• Electroconvulsive Therapy

    Sometimes referred to as "shock" therapy, ECT can be very helpful for those suffering from severe depression, but it may also cause some memory loss.

  • Low Vitamin B12

    Vitamin B12 is a very important vitamin. In the more extreme cases, deficits in vitamin B12 have caused symptoms that have been mistaken for dementia. Upon receiving adequate vitamin B12, those symptoms may improve.

  • Aging

    As people age into older adulthood, cognitive processing generally slows down, and memory may slightly decline. For example, a healthy older person will still be able to memorize information, but it probably won't be as easy as when he was a child or young adult.

  • Thyroid, kidney or liver disorders

    Physical impairments in these organs can affect cognitive functioning, including your memory.

  • Encephalitis

    This infection in the lining of the brain may trigger symptoms of dementia.

  • Infections

    Infections such as pneumonia or urinary tract infections can cause forgetfulness, especially in older adults and others with chronic health conditions. Prompt treatment, usually with an antibiotic, can often help restore memory to its normal functioning.

  • Transient Ischemic Attacks

    TIAs, also known as "little strokes" (although that isn't completely accurate medically), is a brief blockage in the brain that can cause lapses in memory, along with other stroke-like symptoms.

  • Delirium

    Delirium, a sudden change in responsiveness and thinking ability, can be caused by infections, as noted above — but by several other conditions as well. Deliriums are serious but typically respond well to treatment, and are generally reversible.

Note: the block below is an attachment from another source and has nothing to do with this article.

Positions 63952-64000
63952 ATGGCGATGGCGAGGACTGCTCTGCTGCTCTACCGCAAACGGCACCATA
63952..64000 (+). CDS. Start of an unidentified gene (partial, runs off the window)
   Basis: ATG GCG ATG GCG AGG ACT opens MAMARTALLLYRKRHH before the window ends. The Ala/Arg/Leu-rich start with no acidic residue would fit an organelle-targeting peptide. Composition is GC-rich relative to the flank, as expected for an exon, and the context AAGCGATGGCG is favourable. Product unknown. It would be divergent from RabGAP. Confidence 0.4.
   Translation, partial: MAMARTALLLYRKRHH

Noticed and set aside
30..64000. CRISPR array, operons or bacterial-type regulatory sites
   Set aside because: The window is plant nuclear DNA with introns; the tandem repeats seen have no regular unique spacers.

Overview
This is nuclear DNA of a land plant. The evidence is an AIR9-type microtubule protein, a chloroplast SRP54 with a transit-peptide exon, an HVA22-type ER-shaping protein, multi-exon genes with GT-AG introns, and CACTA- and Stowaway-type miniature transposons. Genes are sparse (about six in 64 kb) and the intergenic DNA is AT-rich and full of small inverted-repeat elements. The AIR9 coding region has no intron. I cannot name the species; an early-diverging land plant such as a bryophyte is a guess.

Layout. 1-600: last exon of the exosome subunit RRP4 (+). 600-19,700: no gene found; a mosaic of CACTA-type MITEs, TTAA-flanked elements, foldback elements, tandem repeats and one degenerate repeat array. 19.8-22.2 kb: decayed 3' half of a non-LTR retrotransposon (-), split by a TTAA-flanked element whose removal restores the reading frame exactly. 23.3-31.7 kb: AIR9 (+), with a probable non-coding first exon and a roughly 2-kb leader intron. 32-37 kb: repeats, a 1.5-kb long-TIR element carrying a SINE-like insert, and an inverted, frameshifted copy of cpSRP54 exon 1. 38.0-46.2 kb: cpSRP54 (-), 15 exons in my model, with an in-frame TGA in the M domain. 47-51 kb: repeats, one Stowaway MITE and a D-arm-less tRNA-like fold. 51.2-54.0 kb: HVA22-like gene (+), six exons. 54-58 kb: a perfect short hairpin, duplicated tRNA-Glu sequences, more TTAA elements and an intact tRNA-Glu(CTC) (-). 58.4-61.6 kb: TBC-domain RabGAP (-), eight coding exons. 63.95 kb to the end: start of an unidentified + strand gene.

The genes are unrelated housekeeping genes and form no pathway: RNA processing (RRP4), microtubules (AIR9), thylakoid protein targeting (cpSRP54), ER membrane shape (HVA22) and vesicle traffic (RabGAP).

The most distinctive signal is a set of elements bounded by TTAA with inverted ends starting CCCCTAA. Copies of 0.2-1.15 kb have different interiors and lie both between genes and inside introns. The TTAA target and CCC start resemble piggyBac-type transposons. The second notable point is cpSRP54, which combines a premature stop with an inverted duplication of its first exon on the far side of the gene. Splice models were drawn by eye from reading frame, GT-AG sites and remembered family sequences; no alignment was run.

• Mild Cognitive Impairment

    One symptom of mild cognitive impairment is forgetfulness. MCI may respond to medications that are designed to treat Alzheimer's.

  • Alzheimer's Disease

    Alzheimer's is the most common cause of dementia and causes significant, not just inconvenient, memory loss in addition to multiple other symptoms. If you think your memory loss could be caused by Alzheimer's, review the symptoms and make an appointment with your physician for an assessment. Keep in mind that, although Alzheimer's typically affects those over the age of 65, early onset Alzheimer's can infrequently occur in those as young as 40.

  • Other Dementia

    Memory loss can also be caused by other kinds of dementia, such as vascular dementia, Lewy body dementia, frontotemporal dementia and several others.

Resources for Memory Maintenance and Improvement


Anesthesia and Analgesia. 2005;101:916–9. Transient Global Amnesia After General Anesthesia. http://www.anesthesia-analgesia.org/content/101/3/916.full.pdf

Brain Institute. Oregon Health & Science University. Causes of Memory Loss and Other Related Problems. Accessed March 21, 2013. http://www.ohsu.edu/xd/health/services/brain/getting-treatment/diagnosis/alzheimers-aging/about/causes-of-memory-loss.cfm

The Harvard Medical School Family Health Guide. Bypass surgery and memory. http://www.health.harvard.edu/fhg/updates/update0206c.shtml

National Institutes of Health. National Institute on Aging. Forgetfulness: Knowing When To Ask For Help. Accessed March 21, 2013. http://www.nia.nih.gov/health/publication/forgetfulness-knowing-when-ask-help

U.S. Food and Drug Administration. Coping With Memory Loss. Accessed March 21, 2013. http://www.fda.gov/ForConsumers/ConsumerUpdates/ucm107783.htm

U.S. National Library of Medicine. National Institutes of Health. Memory Loss. Accessed March 21, 2013. http://www.nlm.nih.gov/medlineplus/ency/article/003257.htm